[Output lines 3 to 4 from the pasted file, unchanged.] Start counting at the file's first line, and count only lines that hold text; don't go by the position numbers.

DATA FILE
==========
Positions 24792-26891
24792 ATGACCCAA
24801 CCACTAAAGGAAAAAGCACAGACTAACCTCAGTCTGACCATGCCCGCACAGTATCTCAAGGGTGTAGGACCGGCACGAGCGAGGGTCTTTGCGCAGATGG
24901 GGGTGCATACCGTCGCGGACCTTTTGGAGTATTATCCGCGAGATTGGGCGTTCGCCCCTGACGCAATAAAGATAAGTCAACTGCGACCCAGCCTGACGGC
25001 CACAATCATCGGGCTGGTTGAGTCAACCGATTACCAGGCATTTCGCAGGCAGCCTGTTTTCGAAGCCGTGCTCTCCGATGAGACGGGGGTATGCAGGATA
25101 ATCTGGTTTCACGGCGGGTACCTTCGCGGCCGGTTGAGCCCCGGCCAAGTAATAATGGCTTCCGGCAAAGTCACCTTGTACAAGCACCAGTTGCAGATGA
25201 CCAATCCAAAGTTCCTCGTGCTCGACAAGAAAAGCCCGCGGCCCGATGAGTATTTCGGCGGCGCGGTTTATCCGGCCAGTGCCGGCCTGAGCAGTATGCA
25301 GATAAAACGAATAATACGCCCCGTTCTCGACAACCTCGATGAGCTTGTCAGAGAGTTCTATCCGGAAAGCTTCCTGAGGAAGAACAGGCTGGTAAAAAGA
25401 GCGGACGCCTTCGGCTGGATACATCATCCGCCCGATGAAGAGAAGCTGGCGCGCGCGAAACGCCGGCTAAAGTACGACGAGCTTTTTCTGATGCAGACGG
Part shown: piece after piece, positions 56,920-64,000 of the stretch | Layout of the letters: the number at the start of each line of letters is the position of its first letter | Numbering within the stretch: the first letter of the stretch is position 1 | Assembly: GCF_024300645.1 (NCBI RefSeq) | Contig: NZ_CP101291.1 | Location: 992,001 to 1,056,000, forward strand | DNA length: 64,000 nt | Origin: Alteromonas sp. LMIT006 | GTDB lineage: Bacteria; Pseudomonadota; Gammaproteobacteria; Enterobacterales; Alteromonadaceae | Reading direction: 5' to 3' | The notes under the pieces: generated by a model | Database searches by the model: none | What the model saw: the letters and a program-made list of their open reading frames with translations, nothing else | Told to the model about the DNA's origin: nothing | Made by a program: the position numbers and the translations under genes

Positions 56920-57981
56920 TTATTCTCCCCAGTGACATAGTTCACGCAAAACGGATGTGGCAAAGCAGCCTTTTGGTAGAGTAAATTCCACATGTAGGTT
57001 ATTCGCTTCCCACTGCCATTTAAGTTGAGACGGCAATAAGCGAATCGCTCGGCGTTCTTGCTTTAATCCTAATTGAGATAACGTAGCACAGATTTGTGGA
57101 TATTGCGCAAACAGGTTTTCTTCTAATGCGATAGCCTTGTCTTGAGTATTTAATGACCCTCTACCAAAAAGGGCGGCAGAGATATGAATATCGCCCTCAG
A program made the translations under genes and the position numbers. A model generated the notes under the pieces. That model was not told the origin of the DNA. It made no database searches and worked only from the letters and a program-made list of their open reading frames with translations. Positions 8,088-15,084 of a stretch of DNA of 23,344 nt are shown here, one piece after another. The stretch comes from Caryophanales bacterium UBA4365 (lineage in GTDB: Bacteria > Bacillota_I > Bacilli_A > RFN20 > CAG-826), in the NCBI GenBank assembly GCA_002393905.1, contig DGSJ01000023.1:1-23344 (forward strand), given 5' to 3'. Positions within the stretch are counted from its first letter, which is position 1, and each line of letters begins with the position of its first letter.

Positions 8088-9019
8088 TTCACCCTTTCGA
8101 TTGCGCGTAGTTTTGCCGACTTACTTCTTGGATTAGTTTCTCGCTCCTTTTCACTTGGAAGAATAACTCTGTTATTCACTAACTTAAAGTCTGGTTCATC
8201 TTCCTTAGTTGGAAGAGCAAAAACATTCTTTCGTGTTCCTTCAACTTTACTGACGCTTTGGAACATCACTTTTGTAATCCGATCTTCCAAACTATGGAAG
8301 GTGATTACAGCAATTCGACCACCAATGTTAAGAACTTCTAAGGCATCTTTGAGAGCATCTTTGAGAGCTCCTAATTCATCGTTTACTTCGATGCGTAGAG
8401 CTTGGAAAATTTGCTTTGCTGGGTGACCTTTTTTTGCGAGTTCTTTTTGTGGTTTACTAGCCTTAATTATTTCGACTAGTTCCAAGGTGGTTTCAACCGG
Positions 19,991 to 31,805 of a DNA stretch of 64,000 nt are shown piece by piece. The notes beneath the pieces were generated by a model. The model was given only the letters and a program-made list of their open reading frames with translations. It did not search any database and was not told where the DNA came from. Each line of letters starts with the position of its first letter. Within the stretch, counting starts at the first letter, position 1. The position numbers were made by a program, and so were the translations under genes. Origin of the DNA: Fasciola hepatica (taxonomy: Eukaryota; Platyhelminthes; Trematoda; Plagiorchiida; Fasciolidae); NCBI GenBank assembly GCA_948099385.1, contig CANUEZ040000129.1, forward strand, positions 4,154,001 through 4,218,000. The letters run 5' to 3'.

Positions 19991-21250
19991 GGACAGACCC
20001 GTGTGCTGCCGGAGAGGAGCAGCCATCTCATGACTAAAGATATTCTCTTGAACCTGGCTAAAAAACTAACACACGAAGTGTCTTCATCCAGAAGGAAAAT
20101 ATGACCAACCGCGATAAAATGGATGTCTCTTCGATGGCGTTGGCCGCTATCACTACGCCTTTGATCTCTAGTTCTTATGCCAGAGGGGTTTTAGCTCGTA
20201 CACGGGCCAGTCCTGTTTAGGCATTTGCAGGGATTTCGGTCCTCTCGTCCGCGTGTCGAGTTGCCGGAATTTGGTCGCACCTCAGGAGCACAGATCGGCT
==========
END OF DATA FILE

24801 CCACTAAAGGAAAAAGCACAGACTAACCTCAGTCTGACCATGCCCGCACAGTATCTCAAGGGTGTAGGACCGGCACGAGCGAGGGTCTTTGCGCAGATGG
24901 GGGTGCATACCGTCGCGGACCTTTTGGAGTATTATCCGCGAGATTGGGCGTTCGCCCCTGACGCAATAAAGATAAGTCAACTGCGACCCAGCCTGACGGC